Power/Performance Bits: July 12

Thin transistors Scientists with the U.S. Department of Energy's Lawrence Berkeley National Laboratory developed a way to chemically assemble transistors and circuits that are only a few atoms thick. The team controlled the synthesis of a transistor in which narrow channels were etched onto conducting graphene, with molybdenum disulfide (MoS2) seeded in the blank channels. Both of these m... » read more

Power/Performance Bits: Dec. 1

Hiding wires from the sun There's a problem with most solar cells: the electricity-carrying metal wire grid on top prevents sunlight from reaching the semiconductor below. A team from Stanford University tackled this problem, discovering a way to hide the reflective upper contact and funnel light directly to the semiconductor below. For the study, the researchers placed a 16-nanometer-thi... » read more

Power/Performance Bits: Oct. 21

Sound power While medical researchers would like to plant tiny electronic devices deep inside our bodies to monitor biological processes and deliver pinpoint therapies or relieve pain, so far engineers have been unable to make such devices small and useful enough. Providing power to the implants has been one stumbling block, and the use of wires or batteries to deliver power make implants ... » read more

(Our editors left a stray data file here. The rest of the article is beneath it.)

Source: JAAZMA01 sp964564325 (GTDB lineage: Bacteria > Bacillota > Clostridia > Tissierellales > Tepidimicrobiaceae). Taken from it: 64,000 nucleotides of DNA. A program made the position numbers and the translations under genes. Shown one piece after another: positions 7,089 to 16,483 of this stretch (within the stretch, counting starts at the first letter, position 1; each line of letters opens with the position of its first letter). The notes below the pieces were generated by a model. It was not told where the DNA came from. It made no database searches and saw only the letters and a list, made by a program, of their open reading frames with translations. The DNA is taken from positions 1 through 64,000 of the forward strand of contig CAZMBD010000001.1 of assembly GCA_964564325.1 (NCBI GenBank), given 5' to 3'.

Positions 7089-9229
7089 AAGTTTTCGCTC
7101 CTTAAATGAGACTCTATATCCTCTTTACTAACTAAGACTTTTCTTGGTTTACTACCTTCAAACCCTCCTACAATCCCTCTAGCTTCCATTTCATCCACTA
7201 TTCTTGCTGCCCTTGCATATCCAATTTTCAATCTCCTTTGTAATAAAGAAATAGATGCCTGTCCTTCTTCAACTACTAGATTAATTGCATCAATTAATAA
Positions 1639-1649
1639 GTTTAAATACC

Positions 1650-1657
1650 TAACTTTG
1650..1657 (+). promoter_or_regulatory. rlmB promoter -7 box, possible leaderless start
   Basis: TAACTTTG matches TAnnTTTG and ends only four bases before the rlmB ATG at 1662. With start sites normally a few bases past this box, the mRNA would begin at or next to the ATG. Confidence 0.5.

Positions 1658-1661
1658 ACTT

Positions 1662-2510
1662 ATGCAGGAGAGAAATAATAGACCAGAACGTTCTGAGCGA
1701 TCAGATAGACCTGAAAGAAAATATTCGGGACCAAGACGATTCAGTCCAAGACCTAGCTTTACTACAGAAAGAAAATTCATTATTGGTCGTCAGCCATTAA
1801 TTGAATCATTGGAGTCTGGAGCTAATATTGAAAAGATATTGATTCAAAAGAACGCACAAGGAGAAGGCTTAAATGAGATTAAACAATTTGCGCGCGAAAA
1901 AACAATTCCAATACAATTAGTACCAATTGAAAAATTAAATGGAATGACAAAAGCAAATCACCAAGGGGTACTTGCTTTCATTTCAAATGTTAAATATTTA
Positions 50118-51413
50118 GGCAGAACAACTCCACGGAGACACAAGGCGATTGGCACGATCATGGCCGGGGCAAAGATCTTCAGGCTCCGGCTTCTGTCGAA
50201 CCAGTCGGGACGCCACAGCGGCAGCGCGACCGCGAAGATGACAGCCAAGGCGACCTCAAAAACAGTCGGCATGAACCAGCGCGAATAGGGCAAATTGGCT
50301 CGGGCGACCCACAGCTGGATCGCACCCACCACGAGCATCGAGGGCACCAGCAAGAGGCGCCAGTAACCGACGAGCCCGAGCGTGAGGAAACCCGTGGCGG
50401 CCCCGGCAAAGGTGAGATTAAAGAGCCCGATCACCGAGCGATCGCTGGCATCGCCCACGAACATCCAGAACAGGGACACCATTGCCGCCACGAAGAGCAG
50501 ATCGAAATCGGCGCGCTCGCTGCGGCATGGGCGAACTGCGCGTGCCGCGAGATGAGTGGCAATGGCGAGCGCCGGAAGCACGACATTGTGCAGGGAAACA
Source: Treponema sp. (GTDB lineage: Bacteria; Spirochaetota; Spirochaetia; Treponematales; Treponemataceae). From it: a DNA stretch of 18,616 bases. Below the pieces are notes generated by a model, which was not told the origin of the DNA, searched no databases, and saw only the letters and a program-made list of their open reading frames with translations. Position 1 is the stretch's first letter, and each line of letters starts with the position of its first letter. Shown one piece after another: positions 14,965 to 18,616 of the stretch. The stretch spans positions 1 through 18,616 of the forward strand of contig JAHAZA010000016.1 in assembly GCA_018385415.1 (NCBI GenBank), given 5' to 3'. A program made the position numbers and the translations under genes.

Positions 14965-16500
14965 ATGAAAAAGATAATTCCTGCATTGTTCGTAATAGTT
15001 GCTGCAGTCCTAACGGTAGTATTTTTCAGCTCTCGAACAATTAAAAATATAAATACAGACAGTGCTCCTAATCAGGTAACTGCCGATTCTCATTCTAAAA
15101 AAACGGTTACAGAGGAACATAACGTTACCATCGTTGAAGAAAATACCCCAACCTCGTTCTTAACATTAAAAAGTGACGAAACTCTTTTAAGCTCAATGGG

Manufacturing Bits: June 10

Self-Assembling Nano Films Applying thin films with uniformity has always been an engineering challenge, but as feature sizes shrink the problem become even more pronounced. But a new approach developed by Lawrence Berkeley National Labs’ Materials Science Division could end up simplifying this process. The new approach used chloroform as an annealing solvent to create self-assembling arr... » read more

System Bits: May 6

Nonlinear optical resonance The drive to develop ultrasmall and ultrafast electronic devices using a single atomic layer of semiconductors, such as transition metal dichalcogenides, has received a significant boost. Researchers with Berkeley Lab have recorded the first observations of a strong nonlinear optical resonance along the edges of a single layer of molybdenum disulfide. The existence ... » read more

Manufacturing Bits: Jan. 7

Climbing Terminator Robots Simon Fraser University has developed a family of climbing robots that mimic the stickiness of gecko lizard feet. Based on a “footpad terminator” adhesive technology, the robots could be used in space missions and on Earth. The climbing robot, called Abigaille, features six legs. This allows the robots to crawl on vertical and horizontal structures. The techno... » read more